Genevieve Cogman’s ‘Invisible Library’ series had been on my radar since it was first released, but I never dipped into it, despite it residing on the shelves of Whodunit. I finally picked up a copy of The Invisible Library when I was home in February and I was hooked! I instantly bought The Masked City and The Burning Page and well…burned through them. Librarian/spy Irene’s job is to collect important books from alternate dimensions to house them in the Library. The first book has her sent to a new dimension, an alternate London, with a new assistant in tow but before she even makes it out the door another Librarian is trying to steal her mission. I would classify this series as less literary and whimsical than Jasper Fforde’s ‘Thursday Next’ series, so a little more serious but easier to read. Book #4, The Lost Plot, will be available in November. All available in trade paperback.

Speaking of libraries, I also tried Rachel Caine’s new ‘The Great Library’ series, which begins with Ink and Bone. This one is classified as YA, which is good news as it means the books are cheaper, although the content (and violence) are fairly adult. In this series, the Great Library of Alexandria still exists, personal ownership of books is forbidden, and only the most special young people have the opportunity to test to enter the Library’s services. The main character is a young man and this is a dystopian universe, both of which would often be huge turnoffs for me, but I found myself really enjoying the book. Book #2, Paper and Fire, will be available in trade paperback in May with book #3, Ash and Quill, coming in hardcover in July.

Darcie Wilde’s A Useful Woman was one of my books of the year for 2016 and I’m heartened that many of you took my recommendation (and hopefully enjoyed it). The second book in the series, A Purely Private Matter, is due May 2nd (just a few days before my daughter), so I’m looking forward to receiving it in a post-baby care package (hint hint, Mum).

I’ve eagerly read the first seven books in Benedict Jacka’s ‘Alex Verus’ series, but each book ends of such an increasingly massive cliffhanger than I’m not sure I have the nerve anymore. It feels like poor Alex just can’t catch a break and much like Jim Butcher’s ‘Dresden Files’ it can feel like one catastrophe after another without a pause to develop the characters or story. Still, if book #8 Bound arrived in a care package, I’m pretty sure I’ll read it. Can’t blame a girl for wanting a happy ending once in a while, can you? You can pick up your copy in mass market on April 4th.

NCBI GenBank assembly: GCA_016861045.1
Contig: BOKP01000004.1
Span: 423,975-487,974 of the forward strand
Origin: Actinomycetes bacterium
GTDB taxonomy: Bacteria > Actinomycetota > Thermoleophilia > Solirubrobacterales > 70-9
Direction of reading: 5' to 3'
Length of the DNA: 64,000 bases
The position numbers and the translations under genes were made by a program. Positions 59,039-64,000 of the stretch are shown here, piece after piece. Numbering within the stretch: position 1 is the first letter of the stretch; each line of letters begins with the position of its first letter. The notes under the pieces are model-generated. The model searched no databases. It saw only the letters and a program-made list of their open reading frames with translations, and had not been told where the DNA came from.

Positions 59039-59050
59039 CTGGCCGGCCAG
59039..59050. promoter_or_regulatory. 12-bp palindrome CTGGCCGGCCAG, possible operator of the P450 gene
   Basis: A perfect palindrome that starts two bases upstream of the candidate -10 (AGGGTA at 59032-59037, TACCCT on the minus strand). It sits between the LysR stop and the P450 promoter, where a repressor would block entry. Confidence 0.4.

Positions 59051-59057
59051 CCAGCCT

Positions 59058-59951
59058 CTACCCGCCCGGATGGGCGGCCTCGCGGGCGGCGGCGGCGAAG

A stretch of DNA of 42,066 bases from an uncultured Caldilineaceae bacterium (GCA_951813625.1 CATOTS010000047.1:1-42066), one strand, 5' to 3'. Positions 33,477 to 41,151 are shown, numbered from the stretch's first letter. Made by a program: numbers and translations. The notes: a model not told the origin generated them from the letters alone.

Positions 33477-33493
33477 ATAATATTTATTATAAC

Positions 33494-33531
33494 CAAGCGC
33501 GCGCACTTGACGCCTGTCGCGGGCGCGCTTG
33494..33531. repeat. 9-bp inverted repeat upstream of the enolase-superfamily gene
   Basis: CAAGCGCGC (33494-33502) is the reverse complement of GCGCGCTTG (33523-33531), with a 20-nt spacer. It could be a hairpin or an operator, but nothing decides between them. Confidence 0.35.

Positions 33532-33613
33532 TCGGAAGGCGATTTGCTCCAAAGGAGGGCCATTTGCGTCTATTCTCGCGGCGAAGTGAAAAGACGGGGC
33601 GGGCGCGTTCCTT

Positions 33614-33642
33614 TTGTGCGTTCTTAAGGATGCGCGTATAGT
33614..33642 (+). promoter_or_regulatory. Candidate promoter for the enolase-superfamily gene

I am really looking forward to another 8th book in a series though, May’s release of Caro Peacock’s 8th ‘Liberty Lane’ book Fool’s Gold. This can be a frustrating series to track because the book releases are erratic (often two years apart) and usually in a very expensive hardcover that sometimes take forever to get into trade paperback and sometimes are released in both formats nearly simultaneously. So I can’t suggest you buy the hardcover, although I will, and I’ll be sure to let you know when the trade paperback is available. This is such a smart series with a woman getting by on her own brains and ingenuity, rather than her looks and husband, the same reason I like the Darcie Wilde series.

I am, as ever, open for recommendations on what I should read when I’m on maternity leave. I’m going to have lots of time to read, right?

The Missing Clue - February 2017 - What I'm Reading by Sian

You’d know it if you saw me on my recent visit in January, but I’m expecting my first baby due in May. Needless to say, I’m trying to get in as much reading as possible before life is disrupted.

Our copies of The Hanging Tree by Ben Aaronovitch in mass market should be en route, but Mum surprised Michael and I with the UK hardcover edition, as she knows I like a good read on Boxing Day. I’m happy to say that I wasn’t in the least disappointed, although I did share some of Michael’s confusion about certain plot points mentioned. Turns out they were featured in the graphic novels, which have entirely original plotlines. We’ve got those in stock now though for anyone who needs to get caught up. I might recommend at least a reread of Foxglove Summer (book #6) as it was an awfully long time ago and took me awhile to get back up to speed.

It took us awhile, but we finally got our copies of Mary Russell’s War by Laurie R. King. This is a collection of short stories set in Mary Russell’s universe, some (2) of which have been published as e-originals and some (7) of which are new. They are by no means required reading if you read the series, but they do a nice job of filling in the blanks between books, in particularly Russell and Holmes actual wedding. There will be no new Mary Russell in 2017, so this is your shot at new content. You might read them as they belong in the series as part of a reread or all in one go. There should be a new Mary Russell in 2018 if King herself is to be believed. The Murder of Mary Russell is also coming in trade paperback in March. This wasn’t my favorite, but mostly because I don’t particularly care about Mrs. Hudson’s back story. If you do, you’ll certainly be pleased and intrigued.